There is a different kind of darkness, one that is simply the opposite of light. Not opposed to light. Just it's opposite.

This darkness is no more antagonistic to light than shade is to sunlight, or sleep is to waking. While it may not contain wisdom, it is far from stupid. Though it may not be good, there is no evil within it.

This darkness of which I speak has no negative qualities such as sadness, fear or despair, though sadness, fear and despair may be gateways to this darkness; just as this darkness may be a gateway to sadness, fear and despair. But once we discover that darkness is every bit as good as light, though of a very different quality, this need not be so.

Imagine this darkness not as the absence of light, but as a thing unto itself. Stuff of a different consistency than light. For a different purpose, but a purpose all its own.

This darkness surrounds you, awaits you, offers itself to you. It is what allows you to be; it is material from which you can create the world.

The darkness of which I speak is the playground of the imagination, of creativity, of your deepest self.

It is your friend, an ally that is willing to be whatever you wish or need it to be. Sometimes it becomes things you'd rather it not, but which you need it to be from a part of yourself deeper than the self that thinks it knows what you need.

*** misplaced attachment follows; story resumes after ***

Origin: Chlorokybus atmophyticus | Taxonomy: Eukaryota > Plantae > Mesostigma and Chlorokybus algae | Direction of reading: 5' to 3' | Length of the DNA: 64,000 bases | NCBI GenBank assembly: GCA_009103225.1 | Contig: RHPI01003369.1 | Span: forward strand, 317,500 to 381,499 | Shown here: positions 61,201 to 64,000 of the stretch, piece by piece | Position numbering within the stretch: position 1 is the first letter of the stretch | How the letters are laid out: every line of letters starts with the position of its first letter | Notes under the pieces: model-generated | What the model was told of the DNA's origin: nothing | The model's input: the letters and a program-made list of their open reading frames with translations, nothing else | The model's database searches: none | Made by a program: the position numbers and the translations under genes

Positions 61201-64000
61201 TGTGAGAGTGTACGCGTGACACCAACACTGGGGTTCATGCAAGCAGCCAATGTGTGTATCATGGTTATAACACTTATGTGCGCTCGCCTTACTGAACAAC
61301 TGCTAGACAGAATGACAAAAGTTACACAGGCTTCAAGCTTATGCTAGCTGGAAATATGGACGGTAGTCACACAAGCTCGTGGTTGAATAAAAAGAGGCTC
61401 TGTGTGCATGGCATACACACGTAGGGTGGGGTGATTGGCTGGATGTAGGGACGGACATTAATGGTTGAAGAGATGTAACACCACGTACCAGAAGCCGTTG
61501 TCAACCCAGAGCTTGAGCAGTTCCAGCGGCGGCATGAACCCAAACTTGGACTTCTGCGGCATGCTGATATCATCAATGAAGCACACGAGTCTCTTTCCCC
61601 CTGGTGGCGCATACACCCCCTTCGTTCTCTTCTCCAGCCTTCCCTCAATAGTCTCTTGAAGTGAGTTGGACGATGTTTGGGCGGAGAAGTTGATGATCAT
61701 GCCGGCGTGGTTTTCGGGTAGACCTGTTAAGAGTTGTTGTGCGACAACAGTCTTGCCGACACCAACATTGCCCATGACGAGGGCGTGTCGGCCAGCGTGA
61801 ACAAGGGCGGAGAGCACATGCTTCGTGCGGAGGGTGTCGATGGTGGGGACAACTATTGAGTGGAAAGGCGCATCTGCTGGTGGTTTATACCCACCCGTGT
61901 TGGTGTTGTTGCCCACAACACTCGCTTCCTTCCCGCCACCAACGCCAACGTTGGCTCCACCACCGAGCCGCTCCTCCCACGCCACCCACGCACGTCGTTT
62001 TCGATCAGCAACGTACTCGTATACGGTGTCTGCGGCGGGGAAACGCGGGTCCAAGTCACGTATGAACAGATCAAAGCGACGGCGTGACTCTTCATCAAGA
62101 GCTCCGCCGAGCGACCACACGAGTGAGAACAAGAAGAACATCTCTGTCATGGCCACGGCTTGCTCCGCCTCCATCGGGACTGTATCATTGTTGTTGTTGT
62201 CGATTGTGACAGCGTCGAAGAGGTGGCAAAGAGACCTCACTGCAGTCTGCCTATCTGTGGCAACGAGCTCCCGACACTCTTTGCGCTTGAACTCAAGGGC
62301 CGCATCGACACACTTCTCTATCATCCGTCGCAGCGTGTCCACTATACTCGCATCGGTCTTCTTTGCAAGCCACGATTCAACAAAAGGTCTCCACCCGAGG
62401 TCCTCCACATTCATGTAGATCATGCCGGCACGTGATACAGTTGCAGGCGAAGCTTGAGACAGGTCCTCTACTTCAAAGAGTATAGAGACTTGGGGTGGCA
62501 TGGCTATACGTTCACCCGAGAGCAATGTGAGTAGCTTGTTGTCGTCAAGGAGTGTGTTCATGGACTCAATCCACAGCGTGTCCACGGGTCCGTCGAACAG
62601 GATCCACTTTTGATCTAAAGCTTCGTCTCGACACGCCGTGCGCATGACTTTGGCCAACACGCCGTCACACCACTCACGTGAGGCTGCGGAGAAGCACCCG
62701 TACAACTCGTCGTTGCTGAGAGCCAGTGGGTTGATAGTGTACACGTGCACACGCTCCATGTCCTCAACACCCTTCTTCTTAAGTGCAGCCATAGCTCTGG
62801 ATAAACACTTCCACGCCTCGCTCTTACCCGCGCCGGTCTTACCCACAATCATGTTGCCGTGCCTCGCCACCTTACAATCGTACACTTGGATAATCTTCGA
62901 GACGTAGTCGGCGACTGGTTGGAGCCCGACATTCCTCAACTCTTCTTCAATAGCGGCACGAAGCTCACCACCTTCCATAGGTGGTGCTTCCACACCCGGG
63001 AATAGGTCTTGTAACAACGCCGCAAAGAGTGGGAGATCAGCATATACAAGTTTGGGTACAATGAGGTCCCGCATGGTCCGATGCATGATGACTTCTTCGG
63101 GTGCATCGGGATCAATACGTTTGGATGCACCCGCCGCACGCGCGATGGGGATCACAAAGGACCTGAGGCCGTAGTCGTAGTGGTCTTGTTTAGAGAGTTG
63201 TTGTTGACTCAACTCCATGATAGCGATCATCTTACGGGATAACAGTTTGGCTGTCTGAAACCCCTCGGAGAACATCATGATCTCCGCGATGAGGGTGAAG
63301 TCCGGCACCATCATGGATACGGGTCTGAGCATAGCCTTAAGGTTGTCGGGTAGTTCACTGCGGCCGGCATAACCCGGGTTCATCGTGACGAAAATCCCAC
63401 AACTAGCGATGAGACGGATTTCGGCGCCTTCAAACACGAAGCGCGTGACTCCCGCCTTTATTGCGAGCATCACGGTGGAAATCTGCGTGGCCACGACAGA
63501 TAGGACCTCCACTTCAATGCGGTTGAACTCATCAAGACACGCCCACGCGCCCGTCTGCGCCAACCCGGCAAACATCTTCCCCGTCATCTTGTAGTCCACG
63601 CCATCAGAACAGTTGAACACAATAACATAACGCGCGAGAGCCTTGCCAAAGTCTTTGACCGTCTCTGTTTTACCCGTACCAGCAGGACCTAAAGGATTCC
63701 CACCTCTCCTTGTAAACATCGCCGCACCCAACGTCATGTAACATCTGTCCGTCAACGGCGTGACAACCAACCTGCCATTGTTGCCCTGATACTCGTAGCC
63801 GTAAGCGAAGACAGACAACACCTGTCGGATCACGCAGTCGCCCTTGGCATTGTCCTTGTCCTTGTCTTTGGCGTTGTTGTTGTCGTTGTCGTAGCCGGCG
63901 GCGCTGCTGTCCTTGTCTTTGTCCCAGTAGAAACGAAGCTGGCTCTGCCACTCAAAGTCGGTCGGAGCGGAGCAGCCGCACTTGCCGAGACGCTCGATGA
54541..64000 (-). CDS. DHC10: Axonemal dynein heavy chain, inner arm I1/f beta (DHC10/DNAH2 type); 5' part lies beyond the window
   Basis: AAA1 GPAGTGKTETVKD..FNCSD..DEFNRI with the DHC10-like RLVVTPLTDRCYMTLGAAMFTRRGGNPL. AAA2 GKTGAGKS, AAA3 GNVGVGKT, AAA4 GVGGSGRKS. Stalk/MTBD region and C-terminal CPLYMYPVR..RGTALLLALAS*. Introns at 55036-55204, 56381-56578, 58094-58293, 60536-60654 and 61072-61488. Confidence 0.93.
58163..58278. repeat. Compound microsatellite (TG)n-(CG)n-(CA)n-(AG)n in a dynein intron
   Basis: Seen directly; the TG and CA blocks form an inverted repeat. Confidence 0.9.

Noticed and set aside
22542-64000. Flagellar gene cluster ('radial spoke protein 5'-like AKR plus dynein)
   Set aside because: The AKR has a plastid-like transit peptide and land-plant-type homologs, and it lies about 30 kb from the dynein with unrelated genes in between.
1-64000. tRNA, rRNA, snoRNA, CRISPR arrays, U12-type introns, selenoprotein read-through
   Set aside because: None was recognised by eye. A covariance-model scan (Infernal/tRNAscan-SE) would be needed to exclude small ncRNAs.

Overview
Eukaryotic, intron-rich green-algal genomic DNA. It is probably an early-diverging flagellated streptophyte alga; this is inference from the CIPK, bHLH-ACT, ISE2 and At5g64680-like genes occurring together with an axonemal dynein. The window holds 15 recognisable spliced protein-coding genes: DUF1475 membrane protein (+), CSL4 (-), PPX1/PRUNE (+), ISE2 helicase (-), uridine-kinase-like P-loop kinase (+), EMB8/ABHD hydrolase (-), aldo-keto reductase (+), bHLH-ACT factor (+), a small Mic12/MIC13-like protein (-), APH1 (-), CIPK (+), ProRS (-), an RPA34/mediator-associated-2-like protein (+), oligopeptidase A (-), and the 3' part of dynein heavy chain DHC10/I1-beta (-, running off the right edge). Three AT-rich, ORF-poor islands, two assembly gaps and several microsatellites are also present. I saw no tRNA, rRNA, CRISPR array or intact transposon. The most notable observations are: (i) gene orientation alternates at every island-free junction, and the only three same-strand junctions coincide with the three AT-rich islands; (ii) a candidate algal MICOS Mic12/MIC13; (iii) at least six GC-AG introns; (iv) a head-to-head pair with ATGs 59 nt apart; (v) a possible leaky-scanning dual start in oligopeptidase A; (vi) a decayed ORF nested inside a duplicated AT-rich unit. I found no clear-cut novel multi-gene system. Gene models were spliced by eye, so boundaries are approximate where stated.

Children know this darkness well. From it, they create monsters and angels when alone in a darkened room. They create from it companions for the times when they are alone and cannot stand to be alone. Some children, those who are alone too often and for too long, create whole worlds, populated and sculpted, in which they live and find their place. Some children create from this darkness a world in which they find the love that does not exist in the world of light, or safety from the danger that daylight brings, or peace from a house too chaotic and violent than their developing selves can tolerate. Adults do this, too.

In darkness, feelings and fears release and take form. From darkness, the self creates a reality now external to itself with which it can come to terms on terms that within the world of light are weighted too heavily against it.

Without darkness, how could you know love if your daylight world contained no love? Where would you find refuge from hate, if darkness did not allow space for your visions of paradise? On what could you envision the future, if darkness left no untrod landscape for the unknown? Into which space could you project your creativity, if darkness left no room for the as yet uncreated?

This darkness is thick, not airy like light. It is a substance available for manipulation. And you manipulate it, form it with your mind and with your feelings, with your imagination and your creativity. You form it with your need and with your desire. With your longing and with your loneliness. You can shape it with hope and with vision. With ambition and with foresight.

This darkness is so benevolent that it will literally be whatever you wish or need it to be. With it you can create the world. And from it the world will become anything you wish or need it to be.